Burberry ends BPI perfume licence talks -sources
Negotiations collapsed because Burberry wanted to bring the fragrance business in-house to consolidate its sales and use BPI, the perfume unit of Japan's Shiseido, mainly as a distributor, one of the sources said.
Burberry is now seen as likely to press ahead with the move in-house, implying new costs. Depending on how the transition is managed, it could also lead to lost perfume income in the short term, analysts said.
"BPI was in talks with Burberry for a long time but what BPI could bring them was not what they wanted, so the talks ended," the first industry source said, adding that BPI's strength lied in its vast travel retail distribution network.
Ending talks with BPI raises questions as to whether Burberry will be able to revamp its distribution and find a manufacturer for its perfumes before a licence agreement with Interparfums ends on Dec. 31.
Burberry, which issued a profit warning last week, said in July it would buy back its perfume licence from Interparfums for approximately 181 million euros ($236 million) after failing to reach an agreement with the Paris-listed perfume maker.
Citi analysts said in a note that the figure could reach 250 million euros including inventories and tangible assets.
Like Interparfums, which holds licence deals with brands such as Lanvin and Balmain, BPI handles every stage of the perfume business, from design to communication and distribution.
BPI holds licence agreements with fashion brands Issey Miyake, Narciso Rodriguez and Elie Saab. It will lose its licence with Jean-Paul Gaultier in 2016 following Puig's acquisition of the French fashion brand last year.
BPI and Interparfums declined to comment on talks with Burberry, which did not wish to comment on its perfume business.
The second industry source said Burberry would likely take perfume in-house as part of a strategy to buy back licences worldwide to better control the brand's image and distribution.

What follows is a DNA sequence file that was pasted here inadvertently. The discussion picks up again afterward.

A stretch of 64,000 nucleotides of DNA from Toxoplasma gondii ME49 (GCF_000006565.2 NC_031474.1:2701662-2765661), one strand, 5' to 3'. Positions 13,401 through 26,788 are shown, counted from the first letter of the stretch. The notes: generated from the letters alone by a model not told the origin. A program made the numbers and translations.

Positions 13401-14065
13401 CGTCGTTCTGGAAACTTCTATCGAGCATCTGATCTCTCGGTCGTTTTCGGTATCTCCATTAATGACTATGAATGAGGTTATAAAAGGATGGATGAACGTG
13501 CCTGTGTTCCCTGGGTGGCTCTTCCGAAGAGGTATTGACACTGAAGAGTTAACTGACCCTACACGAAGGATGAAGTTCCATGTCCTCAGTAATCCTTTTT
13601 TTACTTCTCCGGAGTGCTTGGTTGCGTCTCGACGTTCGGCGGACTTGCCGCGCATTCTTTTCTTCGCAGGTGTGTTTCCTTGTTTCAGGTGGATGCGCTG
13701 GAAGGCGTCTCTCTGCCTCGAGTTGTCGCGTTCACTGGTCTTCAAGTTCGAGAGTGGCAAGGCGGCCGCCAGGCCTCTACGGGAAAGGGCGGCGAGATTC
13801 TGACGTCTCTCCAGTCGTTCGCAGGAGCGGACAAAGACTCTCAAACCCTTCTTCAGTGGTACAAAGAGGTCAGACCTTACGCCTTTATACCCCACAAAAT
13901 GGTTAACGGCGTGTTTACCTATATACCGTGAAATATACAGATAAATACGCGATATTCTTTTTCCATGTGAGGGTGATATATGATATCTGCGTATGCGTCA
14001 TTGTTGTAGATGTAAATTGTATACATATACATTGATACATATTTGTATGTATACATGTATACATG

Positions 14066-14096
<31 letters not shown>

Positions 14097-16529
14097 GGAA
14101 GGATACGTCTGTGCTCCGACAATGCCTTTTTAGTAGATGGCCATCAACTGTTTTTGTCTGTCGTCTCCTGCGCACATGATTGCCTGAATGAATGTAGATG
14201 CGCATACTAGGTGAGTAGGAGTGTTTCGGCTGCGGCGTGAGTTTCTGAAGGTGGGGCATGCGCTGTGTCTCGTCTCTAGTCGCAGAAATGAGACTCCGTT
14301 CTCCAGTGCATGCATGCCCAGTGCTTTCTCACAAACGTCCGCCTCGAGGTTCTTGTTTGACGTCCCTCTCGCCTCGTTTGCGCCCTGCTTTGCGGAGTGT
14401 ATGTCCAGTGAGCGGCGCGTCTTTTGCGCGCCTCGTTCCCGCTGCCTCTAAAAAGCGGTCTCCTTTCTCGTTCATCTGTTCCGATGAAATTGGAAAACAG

Under the licence model, brands receive royalty fees, usually a percentage of sales, while the partners pocket the remaining revenue.
If Burberry brings the perfume business in-house, it will be able to consolidate the sales in its accounts - estimated this year to be around 210 million euros - but it will also have to take on extra costs such as advertising.
"Taking the business in-house would mean a change in business model which would lead to a transition period and potentially even a temporary loss of income," one London-based analyst said.
One of the industry sources said Burberry had a large amount of control already under its licence deal with Interparfums, from designing the fragrance to the communications strategy, and that it now wanted to take its involvement a step further.
Perfumes are generally manufactured by external companies.
"When we talk about handling the business internally, we mean that the company handles the product development, the distribution and the marketing," said Claudia d'Arpizio, of consultancy Bain & Co. "Launching a new fragrance is a very difficult exercise."
Controlling communication and the budget is key in the perfume business as advertising and promotional costs can reach up to 40 percent of sales, particularly if the face of the brand is a celebrity. Burberry uses actress Emma Watson for its coats.
Burberry introduced a new perfume last year called Body for which it had its biggest ever global fragrance launch.
The company has big ambitions for Body and perfume overall, analysts say, as it aims to narrow the gap with arch-rivals Dior and Chanel, which run their perfume businesses internally. Burberry is also keen to grow its skin care and make-up lines.
If perfume is taken in-house, Citi estimated a dilution of around 4-5 percent to Burberry's earnings per share the first two years of the new business, assuming lower initial revenue growth and start-up costs of 30 million euros.
Perfume is usually the main entry point for luxury brands. If most consumers cannot afford Burberry's 1,500-euro trench coats lined with its distinctive camel, red and black check pattern, they can afford a bottle of Burberry perfume.
Operating margins for perfume can reach around 15 percent, higher than for apparel, usually under 10 percent.
Perfumes and cosmetics accounted for 21 percent of the 191 billion-euro global luxury market in 2011, according to estimates by Bain & Co and industry body Altagamma. ($1 = 0.7660 euros) (Editing by James Regan)
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